However, the objective of achieving economic freedom with benefits trickling down in an equitable pattern failed due to basic commitment to capitalism that aggravated inequalities and economic backwardness of majority of Indians. Amin noted but admitted, "In spite of their limitations, the successes of Jawaharlal Nehru's and Indira Gandhi's Indian populist national plan were significant both in economic and political terms." There he differed with the Maoists and Naxalites who doggedly maintain that Indian ruling class is of 'comprador bourgeoisie'. The CPI(M) and CPI agree with Amin's characterization and so the two CPs have an imperative to tell the masses following the INC that the present INC leadership has been systematically demolishing the fruits of Nehru-Indira's 'national populist plan' whose foundations were laid by the Mahalanobis Two Sector Planning Model, an independent variant of Feldman Model, the conceptual basis of Gosplan in the Soviet Union in the 1920s. The Malalanobis Model led to the Second Five Year plan (1956-61) and was in sync with the Industrial Policy Resolution of 1956.
The acceptance of IMF-prescribed Structural Adjustment Programme was the beginning of 'comprador capitalism' whose symptomatic manifestations were extensive dilution of state holdings in profitable public sector undertakings such as the ONGC, SAIL and BHEL. Among the New Left academics, Amin was perhaps the first to identify 'comprador capitalism' in post-independent India. He characterized the NDA regime as 'Hindu compradore right'. The NDA was more rightist than the previous Congress regime with P V Narasimha Rao as Prime Minister and Manmohan Singh as the FM as it was committed to schematically destroy the public sector. It was the first national government in history to set up a ministry for disinvestment and sold away profitable PSUs such as the VSNL, Balco and Modern Bakeries to the private companies among whom was the Indian subsidiary of one of the top ten MNCs the world over. The saffron sign was manifest in the attempt to replace the historiography motto of the Indian Council of Historical Research with an obscurantist and majority-communalistic approach. The UPA-I regime partially reversed the NDA's plan to gradually abolish the public sector and began revival of sick PSUs like the IISCO but kept the disinvestment department alive (thanks to the constant pressure from the Left on whose support the government survived for over four years). That was how the INC leadership kept the Fund-Bank lobby in good humour.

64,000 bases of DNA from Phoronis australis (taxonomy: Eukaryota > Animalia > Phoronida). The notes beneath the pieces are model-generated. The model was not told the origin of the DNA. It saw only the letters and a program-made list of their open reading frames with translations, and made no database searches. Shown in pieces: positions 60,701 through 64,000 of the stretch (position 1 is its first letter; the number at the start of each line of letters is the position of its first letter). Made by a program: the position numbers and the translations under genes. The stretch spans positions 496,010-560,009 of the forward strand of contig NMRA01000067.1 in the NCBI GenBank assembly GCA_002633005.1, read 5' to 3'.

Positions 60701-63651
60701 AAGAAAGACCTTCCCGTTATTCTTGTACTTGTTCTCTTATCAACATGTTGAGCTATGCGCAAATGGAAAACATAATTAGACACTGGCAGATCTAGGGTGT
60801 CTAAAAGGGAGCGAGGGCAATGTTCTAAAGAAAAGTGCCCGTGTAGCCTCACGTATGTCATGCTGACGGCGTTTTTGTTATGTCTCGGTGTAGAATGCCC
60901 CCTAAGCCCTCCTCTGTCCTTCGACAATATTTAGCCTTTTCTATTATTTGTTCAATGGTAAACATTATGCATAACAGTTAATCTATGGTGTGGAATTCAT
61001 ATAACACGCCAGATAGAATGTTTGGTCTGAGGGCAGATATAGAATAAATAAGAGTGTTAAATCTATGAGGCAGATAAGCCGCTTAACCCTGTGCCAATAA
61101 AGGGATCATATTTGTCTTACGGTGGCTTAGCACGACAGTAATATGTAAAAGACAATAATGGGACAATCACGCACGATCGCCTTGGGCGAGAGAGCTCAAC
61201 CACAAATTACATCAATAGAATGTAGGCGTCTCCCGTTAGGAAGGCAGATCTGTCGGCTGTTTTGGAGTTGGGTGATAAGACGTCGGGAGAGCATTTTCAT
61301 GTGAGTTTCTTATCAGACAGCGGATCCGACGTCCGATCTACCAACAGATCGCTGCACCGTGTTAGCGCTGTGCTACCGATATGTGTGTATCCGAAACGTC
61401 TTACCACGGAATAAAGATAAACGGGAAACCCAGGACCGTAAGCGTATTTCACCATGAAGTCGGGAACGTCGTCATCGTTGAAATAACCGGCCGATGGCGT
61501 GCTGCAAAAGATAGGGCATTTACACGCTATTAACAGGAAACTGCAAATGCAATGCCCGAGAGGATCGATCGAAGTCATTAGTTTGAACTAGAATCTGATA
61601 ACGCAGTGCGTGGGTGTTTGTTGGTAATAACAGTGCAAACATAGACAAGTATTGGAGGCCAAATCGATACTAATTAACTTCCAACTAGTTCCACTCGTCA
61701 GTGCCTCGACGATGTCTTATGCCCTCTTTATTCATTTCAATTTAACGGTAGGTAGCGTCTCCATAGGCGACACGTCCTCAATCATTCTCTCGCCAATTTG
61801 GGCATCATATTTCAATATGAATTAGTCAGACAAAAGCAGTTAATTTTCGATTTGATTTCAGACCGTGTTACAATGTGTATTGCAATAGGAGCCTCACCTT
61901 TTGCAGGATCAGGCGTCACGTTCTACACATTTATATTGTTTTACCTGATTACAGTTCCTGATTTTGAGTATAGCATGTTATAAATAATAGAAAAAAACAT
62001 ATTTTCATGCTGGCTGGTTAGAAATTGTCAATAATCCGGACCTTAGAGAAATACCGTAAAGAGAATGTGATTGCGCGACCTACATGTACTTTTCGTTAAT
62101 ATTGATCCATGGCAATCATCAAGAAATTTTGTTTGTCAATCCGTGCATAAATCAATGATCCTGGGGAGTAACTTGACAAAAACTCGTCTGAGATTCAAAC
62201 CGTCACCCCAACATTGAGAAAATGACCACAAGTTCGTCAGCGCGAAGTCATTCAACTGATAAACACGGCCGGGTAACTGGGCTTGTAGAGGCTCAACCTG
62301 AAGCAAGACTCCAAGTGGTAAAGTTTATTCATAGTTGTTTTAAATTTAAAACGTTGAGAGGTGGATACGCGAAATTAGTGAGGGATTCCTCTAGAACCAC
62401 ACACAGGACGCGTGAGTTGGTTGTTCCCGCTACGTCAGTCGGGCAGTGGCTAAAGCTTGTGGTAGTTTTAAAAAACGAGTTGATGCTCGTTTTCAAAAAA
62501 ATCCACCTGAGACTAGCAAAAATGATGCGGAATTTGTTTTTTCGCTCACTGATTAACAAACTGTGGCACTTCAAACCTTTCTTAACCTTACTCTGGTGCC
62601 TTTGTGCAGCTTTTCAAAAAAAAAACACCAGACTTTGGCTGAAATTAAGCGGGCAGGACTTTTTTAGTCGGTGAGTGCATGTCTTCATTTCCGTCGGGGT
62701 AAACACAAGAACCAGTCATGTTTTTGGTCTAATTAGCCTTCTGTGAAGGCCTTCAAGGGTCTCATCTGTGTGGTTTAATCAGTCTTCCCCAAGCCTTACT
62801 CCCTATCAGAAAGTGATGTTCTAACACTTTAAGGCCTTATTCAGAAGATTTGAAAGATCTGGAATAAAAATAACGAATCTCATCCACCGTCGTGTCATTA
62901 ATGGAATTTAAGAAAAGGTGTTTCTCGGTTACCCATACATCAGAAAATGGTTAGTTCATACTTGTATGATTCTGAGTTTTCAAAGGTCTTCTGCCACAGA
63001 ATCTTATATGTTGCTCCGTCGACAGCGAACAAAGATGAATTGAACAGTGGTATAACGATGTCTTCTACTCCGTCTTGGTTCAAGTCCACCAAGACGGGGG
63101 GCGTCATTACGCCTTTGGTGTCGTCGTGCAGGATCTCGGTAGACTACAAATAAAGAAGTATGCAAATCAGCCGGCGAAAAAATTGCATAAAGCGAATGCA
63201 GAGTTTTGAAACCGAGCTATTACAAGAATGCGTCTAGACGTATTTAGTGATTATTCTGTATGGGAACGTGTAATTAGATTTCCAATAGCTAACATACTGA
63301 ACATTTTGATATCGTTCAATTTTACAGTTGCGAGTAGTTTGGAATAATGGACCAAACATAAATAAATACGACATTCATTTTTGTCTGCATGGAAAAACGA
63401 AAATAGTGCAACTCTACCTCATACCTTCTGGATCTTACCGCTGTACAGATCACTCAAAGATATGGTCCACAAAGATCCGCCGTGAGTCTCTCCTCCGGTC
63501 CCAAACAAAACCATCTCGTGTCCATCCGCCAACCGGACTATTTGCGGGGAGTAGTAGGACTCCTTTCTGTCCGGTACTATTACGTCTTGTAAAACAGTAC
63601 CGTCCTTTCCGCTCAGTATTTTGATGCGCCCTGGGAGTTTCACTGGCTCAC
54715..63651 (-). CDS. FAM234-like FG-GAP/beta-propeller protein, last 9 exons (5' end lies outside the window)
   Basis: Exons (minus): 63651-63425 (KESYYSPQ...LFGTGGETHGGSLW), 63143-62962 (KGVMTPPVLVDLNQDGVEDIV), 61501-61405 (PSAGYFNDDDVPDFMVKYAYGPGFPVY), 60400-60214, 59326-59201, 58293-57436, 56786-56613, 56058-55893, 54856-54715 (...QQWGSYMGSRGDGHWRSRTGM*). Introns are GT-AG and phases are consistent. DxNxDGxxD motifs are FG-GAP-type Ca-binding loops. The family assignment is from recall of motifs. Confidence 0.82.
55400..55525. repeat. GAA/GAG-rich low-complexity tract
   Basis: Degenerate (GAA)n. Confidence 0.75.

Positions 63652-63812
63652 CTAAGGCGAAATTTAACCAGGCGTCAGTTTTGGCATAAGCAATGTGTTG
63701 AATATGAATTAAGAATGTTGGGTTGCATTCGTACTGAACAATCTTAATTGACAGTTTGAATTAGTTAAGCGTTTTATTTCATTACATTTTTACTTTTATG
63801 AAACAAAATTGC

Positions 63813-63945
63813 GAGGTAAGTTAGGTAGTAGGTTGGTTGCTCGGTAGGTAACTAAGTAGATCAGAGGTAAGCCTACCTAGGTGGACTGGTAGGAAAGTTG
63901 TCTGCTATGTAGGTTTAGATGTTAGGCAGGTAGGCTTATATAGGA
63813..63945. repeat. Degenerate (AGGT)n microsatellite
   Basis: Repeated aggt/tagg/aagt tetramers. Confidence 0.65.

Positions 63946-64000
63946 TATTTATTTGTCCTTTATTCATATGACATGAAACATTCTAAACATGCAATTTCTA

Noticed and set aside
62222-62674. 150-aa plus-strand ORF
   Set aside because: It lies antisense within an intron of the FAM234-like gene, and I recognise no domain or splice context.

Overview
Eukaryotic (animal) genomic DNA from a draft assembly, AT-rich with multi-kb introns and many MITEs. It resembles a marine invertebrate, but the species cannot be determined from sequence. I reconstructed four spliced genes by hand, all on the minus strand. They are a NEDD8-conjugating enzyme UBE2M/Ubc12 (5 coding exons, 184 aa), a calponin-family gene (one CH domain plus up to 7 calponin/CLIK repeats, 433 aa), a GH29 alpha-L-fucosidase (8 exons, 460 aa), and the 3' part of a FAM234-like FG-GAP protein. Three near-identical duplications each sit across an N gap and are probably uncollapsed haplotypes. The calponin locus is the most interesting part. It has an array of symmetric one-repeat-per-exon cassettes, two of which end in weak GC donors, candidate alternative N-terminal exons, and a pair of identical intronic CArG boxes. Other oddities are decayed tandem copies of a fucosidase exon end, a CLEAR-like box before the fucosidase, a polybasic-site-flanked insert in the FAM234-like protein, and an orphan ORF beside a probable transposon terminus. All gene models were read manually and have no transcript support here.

Vol. 45, No. 13, -Oct 7-13, 2012